W3C home > Mailing lists > Public > www-style@w3.org > February 2012

About vendor prefixes

From: Adam van den Hoven <adam@littlefyr.com>
Date: Thu, 9 Feb 2012 07:40:35 -0800
Message-ID: <CAAkH_kPbMAe8gniM9C=0vfnR9Ya4K8Z9futYsVQzFPxX64naqQ@mail.gmail.com>
To: www-style@w3.org
Hi all,

I have to wonder about all the hullabaloo over vendor prefixes that seems
to have erupted recently.

I understand the value for me, as a web developer, to use prefixes as flag
that tells me "hey this is not quite finalized". But is there a compelling
reason to use a *vendor specific* prefix? What benefit is there, to me, in
having in my code:

-moz-border-radius:4px;
-webkit-border-radius:4px;
-ms-border-radius:4px;
-o-border-radius:4px;
border-radius:4px;

It drives me nutz and it seems that it drives you nutz too.

Why would it not work to simply say that prefixes are always ignored by
browsers? Is it not the case that rules say


   1. if you don't understand a property, ignore it.
   2. if the value for a property is somehow wrong or unknown, ignore it
   (and don't modify the value that the property might already have)

This should handle 90+% of the situations we encounter in day-to-day life.
Lets take the example of border radius where mozilla has (had?) different
properties for specific corners. Would this code necessarily cause problems
for browsers, given the rules as I stated them?

border-top-left-radius: 10px;
border-radius-topleft: 100px;

Sure, on the day that a browser implementing border-radius-topleft decided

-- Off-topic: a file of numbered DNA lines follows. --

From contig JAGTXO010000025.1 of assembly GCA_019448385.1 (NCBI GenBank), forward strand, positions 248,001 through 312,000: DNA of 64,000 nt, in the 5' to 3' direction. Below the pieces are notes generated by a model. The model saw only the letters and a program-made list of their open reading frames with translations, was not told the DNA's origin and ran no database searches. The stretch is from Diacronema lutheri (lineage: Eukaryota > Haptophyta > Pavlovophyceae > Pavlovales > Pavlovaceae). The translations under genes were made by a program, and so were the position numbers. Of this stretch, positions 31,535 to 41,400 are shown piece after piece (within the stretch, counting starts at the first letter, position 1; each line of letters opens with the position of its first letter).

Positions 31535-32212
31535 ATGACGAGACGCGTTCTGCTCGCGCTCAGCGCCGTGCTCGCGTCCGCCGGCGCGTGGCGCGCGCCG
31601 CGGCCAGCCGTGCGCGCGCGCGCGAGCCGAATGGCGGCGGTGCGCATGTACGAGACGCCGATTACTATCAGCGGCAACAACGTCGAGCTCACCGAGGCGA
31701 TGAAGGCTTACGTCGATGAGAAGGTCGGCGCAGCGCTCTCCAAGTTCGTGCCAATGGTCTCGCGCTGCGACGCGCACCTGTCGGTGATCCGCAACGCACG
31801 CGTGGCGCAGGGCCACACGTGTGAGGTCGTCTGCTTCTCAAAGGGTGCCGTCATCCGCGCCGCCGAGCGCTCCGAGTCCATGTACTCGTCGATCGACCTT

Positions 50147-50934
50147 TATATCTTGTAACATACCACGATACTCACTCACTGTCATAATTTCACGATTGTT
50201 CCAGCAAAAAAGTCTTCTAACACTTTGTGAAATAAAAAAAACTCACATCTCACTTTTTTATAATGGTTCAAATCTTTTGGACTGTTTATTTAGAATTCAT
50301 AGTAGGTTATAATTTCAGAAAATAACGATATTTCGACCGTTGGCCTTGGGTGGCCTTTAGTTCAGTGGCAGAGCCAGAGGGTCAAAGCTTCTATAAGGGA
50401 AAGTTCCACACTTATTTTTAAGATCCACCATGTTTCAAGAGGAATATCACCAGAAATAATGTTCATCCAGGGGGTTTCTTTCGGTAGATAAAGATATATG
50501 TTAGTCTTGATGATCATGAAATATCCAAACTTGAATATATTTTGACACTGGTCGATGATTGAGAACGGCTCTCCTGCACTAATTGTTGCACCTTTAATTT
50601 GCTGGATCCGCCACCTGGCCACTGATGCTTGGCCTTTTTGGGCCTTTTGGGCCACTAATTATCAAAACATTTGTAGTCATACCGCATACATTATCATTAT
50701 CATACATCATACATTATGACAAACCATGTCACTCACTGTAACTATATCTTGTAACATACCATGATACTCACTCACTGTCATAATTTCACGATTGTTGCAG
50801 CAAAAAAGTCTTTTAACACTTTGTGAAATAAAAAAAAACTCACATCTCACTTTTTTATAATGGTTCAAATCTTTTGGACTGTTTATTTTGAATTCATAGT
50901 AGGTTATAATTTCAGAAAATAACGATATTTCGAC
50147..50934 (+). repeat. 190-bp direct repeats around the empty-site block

to follow the standard, it would have to decide what to do about the
conflicting instructions, but it has to do that regardless.

This has the added benefit that I can choose the prefixes I want. So if I
want to use -css1- -css2- and -css3- for all my properties, no one needs to
care but me (assuming a green field where every browser did this).

For those 10% of situations not handled by the 'normal' rules, you add this
new behaviour. "When it is significant, your browser must honor those
prefixes it knows about, and 'promote' those properties above other
equivalent properties."

Let's say I release my own browser and for very good reasons (bear with me,
I can't think of a reasonable example) my browser interprets multiple
lengths in reverse order for padding, and I'm going to use -adam- for my
prefix. In that case the following:

-adam-padding: 1px 2px 3px 4px;
padding: 5px 6px 7px 8px;

would result in a padding-left value of 1px for my browser and 8px for
everyone else. Any property or function (say gradient functions) would be
handled this way.

I don't know much of anything about creating browsers, other than I rely on
you guys for nearly everything I do. I have probably missed a subtlety and
its almost certainly not as easy to implement as I'd like to think, but I
don't think this breaks the web (if I choose to use my own prefixes then
I'm happy to live with the consequences). This is obviously an issue for
everyone. Prefixes were introduced for very good reasons, I'm sure, but if
they're creating more harm than help right now, maybe its time to think of
a different approach?

Adam
Received on Friday, 10 February 2012 08:05:34 GMT

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